Saturday, November 5, 2022

Ruby Jones - Stone Junkie (1971 us, funky blues rock vibes, 2000 edition)

It was January 14th of 1995 that the world lost a star, Ruby Starr.  After a long battle with the cancer that was ravaging her lungs and body, the   45-year-old red-haired singer sang her last song, a sad song that left many in tears.  Those who knew this young Sylvania woman and knew her talents, also knew she was too young to die, but life if not always easy.  And life doesn’t always follow the script we’d like.  It didn’t for Ruby.  

Ruby Starr joined the band Ruby Jones in 1969. In 1971 they were signed to Curtom Records and recorded their first album, Ruby Jones. Shortly after that album’s release, Black Oak Arkansas lead vocalist Jim “Dandy” Mangrum was partying after a concert in Evansville, Indiana at a club called the Golden Record, where she was performing. He asked her on the spot to join the band. At this point she assumed the stage name of Ruby Starr.

A woman who whose real name was Constance  Helen Mierzwiak and who lived her early life in the Toledo suburb of Sylvania and the last 20 years of her life in the suburbs of fame.  Constance Mierzwiak nurtured her passion for singing from the time she was in grade school, performing as Connie Little.   A little girl who could belt out songs with a big voice.  In those very early years, Toledo area audiences might have remembered her as  Connie and the Blu-Beats, or performing with country groups known as the Downtowners or the Blue Grange Ramblers.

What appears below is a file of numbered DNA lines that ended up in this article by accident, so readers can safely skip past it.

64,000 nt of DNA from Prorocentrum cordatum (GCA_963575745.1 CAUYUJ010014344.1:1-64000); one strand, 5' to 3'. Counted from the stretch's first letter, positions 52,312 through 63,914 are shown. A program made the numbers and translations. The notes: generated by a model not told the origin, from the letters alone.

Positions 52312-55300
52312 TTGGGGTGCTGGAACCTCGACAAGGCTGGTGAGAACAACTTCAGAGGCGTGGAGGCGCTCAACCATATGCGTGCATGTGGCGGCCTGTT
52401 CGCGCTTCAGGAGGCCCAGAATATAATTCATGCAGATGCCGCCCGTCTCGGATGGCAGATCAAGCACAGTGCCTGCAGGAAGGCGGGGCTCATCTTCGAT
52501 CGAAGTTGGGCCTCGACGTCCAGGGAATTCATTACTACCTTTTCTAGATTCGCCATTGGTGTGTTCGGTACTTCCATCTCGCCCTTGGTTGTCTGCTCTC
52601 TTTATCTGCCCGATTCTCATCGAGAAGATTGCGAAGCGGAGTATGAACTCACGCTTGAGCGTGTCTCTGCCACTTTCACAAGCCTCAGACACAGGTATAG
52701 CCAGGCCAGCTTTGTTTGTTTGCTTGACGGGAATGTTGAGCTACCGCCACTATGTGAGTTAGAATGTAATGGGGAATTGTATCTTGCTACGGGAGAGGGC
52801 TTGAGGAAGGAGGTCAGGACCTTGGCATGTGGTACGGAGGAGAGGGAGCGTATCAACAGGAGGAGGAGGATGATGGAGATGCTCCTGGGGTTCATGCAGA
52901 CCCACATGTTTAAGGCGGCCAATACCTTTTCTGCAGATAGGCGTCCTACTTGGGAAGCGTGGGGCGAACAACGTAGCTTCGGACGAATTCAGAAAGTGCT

She also played several times atop a flat-bed truck in the parking lot of the Colony Shopping  Center, or according to her mother, she took the make-shift sages at concession stands at local drive in theaters in Toledo to entertain the movie goers.  At that time, Connie was still young, and singing the sweet ballads of Brenda Lee and Dusty Springfield,  but then as she grew into her teen years, the pretty young Connie,  with a huge crown of afro-red hair, found rock and roll, a new voice and a new adventure.
The Toledo Gazette, January 15, 2014
1. 99,000 Times (Frank C. Smith) - 5:10
2. Looking Out At Tomorrow (David McDowell) - 5:07
3. 46th Street (Frank C. Smith) - 2:44
4. Have No Witness (Frank C. Smith) - 5:17
5. Freely Away (Frank C. Smith) - 3:14
6. Oh Boy (Frank C. Smith) - 3:00
7. Tight Rope (Genya Ravan, Leon Rix) - 3:05
8. Bicycle Built For Everyone (Frank C. Smith) - 2:06
9. Stone Junkie (Curtis Mayfield) - 3:10
10.You Better Run (Eddie Brigati, Felix Cavaliere) - 2:37
Bonus Track 10
*Ruby Jones - Vocals
*Frank C. Smith  
*Nick Mousoulias  
*Peter Mousoulias